An early flu season contributed to a 15-minute increase in ER's waiting time last month, says WRHA

Patients had an average of 15 minutes longer care than last month at the Winnipeg spa last month.

Winnipeg Regional Health Authority published figures showing the mean wait time at all ERs in December was an hour and 45 minutes. That compares to an hour and a half waiting in November.

Krista Williams, head of the WRHA health care officer, said there were several factors that led to higher waiting times last month.

"The flu, introduced at the beginning of this year, knew that the flu had an impact, not as important as the previous years," she said.

The winter season also contributed to longer waiting times, Williams said, with a slip and fall accident caused by ice corridors and seasonal respiratory diseases, which filled the beds in emergency departments and intensive care units.

The CT computer was out of service at Grace Hospital five days in December, and Williams said ER patients could experience longer waiting times for people who come to high meth.

Changes and consolidations throughout the health system also shifted waiting times, for example in Concordia, where the capacity in the surgical unit had to be temporarily reduced when switching from another hospital. The Health Authority is working to minimize these types of disturbances that have persisted for a short-term occurrence.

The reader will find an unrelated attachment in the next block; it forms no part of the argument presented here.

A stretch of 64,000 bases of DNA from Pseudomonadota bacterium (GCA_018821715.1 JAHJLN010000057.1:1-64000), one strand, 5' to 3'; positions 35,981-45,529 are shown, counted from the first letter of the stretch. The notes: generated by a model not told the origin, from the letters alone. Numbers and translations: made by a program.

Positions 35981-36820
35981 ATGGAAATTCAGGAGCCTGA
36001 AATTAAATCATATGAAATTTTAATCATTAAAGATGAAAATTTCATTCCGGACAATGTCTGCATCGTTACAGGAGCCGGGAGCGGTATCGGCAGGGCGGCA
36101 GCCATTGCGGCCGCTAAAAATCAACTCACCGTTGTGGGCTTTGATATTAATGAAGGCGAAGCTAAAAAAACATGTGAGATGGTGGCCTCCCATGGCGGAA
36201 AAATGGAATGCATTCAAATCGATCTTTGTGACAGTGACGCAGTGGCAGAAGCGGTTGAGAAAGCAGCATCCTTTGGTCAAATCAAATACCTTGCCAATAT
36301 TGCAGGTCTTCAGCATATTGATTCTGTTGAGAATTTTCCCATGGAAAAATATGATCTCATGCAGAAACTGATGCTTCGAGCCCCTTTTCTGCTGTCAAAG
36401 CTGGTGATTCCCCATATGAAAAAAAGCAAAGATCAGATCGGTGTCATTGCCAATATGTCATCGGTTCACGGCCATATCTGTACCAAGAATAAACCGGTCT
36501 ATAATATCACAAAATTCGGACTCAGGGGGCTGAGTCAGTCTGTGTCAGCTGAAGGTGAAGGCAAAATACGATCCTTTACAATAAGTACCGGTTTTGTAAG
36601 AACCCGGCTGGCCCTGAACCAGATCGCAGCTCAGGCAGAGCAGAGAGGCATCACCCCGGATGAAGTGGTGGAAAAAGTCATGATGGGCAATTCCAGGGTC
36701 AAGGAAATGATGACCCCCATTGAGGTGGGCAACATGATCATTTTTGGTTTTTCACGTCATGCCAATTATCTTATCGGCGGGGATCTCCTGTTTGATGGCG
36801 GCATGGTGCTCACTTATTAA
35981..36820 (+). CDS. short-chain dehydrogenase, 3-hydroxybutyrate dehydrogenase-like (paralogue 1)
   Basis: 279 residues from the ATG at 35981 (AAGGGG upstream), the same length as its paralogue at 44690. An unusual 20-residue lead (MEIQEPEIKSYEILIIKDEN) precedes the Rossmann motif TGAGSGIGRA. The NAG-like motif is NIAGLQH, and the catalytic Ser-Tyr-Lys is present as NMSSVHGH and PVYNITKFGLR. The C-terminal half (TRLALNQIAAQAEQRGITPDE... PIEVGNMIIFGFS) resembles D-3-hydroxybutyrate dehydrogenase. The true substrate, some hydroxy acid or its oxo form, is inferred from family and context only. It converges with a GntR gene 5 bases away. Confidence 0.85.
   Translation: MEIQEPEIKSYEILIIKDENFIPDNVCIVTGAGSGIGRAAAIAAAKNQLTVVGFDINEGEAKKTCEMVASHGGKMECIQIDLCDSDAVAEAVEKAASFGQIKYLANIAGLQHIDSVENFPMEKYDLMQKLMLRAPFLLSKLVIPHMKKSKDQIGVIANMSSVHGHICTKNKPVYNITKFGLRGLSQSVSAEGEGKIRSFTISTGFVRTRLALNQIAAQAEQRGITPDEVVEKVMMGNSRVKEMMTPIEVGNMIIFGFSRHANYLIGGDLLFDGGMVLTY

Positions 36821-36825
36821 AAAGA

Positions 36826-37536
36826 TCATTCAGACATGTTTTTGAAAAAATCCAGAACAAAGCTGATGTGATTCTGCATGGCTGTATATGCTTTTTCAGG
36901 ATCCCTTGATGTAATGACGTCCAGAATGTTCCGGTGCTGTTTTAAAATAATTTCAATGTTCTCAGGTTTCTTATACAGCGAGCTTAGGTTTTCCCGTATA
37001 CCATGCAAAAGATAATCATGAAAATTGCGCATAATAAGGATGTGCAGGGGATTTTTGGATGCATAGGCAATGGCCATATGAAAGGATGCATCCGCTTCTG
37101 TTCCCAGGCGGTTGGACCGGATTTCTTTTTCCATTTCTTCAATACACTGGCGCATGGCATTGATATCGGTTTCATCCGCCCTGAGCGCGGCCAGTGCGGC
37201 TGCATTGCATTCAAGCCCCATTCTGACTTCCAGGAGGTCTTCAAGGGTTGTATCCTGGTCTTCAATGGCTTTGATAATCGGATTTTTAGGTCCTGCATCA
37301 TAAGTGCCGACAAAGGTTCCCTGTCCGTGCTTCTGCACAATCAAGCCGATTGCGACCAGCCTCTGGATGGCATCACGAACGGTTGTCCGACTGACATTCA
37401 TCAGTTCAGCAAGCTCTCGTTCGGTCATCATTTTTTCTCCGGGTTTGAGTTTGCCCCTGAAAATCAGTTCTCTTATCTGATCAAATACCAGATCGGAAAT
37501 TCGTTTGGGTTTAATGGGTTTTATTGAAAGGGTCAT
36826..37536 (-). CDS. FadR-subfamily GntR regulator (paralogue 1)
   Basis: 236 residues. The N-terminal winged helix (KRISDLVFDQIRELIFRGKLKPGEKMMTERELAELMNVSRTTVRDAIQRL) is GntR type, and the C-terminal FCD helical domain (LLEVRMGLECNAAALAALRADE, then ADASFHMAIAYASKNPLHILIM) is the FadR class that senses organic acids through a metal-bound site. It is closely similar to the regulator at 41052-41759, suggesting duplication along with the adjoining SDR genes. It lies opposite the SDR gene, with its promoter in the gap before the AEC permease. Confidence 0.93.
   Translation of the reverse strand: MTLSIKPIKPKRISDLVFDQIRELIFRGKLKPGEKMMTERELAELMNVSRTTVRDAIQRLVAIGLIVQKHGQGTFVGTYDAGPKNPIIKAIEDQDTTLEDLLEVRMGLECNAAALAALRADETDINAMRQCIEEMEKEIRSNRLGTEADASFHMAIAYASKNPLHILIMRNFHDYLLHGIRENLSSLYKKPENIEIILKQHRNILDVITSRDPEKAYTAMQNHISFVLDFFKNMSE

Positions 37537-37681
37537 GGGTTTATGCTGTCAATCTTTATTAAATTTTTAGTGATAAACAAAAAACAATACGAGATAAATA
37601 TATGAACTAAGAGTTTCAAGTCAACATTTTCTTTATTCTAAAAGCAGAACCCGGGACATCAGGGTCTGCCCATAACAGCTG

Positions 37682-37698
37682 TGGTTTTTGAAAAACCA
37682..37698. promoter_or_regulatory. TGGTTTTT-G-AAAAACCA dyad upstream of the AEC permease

"We are making some of the biggest changes we have ever made in our system and we know that this process will have temporary impacts," Williams said.

The president of the Manitoba Nurses Association said he was disappointed that the wait time for the emergency service is rising again.

Waiting times have been higher since WRHA implemented Phase 1 of its consolidation plan more than a year ago, Darlene Jackson said in a statement released Thursday by the media.

Jackson says these changes lead to inadequate staffing, shutting down beds at ICUs and increasing workloads and overtime, which, in his view, undermine patient care.

"It is unsustainable and undermines the quality of care for patients. It is not desirable to ask nurses and other professionals at the front to clean up the mess that this government has created," Jackson said.

Williams said that it is essential that this province completes Phase 2 of its health care plan to make the expected benefits fully realized.

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